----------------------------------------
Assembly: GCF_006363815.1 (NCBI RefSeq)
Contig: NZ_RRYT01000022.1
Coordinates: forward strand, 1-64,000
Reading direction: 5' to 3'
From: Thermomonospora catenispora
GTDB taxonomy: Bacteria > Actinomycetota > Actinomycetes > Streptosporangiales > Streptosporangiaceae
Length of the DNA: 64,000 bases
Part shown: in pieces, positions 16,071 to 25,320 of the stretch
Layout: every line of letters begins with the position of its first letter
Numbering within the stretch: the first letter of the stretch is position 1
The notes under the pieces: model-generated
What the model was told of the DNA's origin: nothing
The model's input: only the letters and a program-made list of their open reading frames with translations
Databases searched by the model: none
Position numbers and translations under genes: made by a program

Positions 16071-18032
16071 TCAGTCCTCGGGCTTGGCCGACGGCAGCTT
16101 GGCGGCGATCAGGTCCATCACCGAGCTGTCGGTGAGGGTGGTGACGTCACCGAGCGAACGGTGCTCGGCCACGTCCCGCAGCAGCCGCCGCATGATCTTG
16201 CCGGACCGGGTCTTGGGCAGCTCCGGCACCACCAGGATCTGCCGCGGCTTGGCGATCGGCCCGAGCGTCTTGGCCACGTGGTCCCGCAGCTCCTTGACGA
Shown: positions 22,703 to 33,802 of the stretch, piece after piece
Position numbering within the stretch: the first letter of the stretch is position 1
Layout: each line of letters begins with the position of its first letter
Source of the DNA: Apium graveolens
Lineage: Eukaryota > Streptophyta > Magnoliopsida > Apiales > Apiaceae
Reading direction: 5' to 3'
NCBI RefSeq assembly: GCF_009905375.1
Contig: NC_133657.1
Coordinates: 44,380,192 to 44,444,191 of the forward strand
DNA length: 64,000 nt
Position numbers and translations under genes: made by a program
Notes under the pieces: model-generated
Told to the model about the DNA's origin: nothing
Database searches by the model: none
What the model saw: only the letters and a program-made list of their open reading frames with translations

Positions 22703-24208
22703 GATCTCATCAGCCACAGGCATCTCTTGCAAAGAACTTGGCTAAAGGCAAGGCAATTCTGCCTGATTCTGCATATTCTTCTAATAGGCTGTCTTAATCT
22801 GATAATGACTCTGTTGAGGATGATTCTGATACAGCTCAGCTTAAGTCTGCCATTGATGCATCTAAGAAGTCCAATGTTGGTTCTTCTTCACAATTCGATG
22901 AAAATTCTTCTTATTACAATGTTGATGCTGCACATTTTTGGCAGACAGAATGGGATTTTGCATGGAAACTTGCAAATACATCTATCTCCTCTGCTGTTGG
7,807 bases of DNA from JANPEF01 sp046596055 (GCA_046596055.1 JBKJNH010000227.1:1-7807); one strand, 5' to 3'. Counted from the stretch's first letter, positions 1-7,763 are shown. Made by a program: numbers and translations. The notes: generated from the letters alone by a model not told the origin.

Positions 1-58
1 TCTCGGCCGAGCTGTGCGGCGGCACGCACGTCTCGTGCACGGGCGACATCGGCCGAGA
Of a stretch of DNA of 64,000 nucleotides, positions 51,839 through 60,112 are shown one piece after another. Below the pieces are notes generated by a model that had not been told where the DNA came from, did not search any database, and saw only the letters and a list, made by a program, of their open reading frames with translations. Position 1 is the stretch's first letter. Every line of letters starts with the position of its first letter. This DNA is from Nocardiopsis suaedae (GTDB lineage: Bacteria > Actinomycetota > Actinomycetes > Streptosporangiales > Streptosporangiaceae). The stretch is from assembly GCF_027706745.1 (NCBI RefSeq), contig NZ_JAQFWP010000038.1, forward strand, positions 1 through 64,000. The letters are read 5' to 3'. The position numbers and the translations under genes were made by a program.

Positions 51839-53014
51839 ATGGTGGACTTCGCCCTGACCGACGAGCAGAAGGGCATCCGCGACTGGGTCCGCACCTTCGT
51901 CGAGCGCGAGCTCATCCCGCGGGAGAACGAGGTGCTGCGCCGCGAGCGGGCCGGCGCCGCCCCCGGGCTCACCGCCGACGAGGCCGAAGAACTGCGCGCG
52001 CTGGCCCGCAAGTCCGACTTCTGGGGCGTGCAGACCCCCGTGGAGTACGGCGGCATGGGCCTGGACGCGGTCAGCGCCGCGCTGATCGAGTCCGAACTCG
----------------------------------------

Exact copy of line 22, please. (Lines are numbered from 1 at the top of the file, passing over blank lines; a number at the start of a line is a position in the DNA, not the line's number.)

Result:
Layout: each line of letters begins with the position of its first letter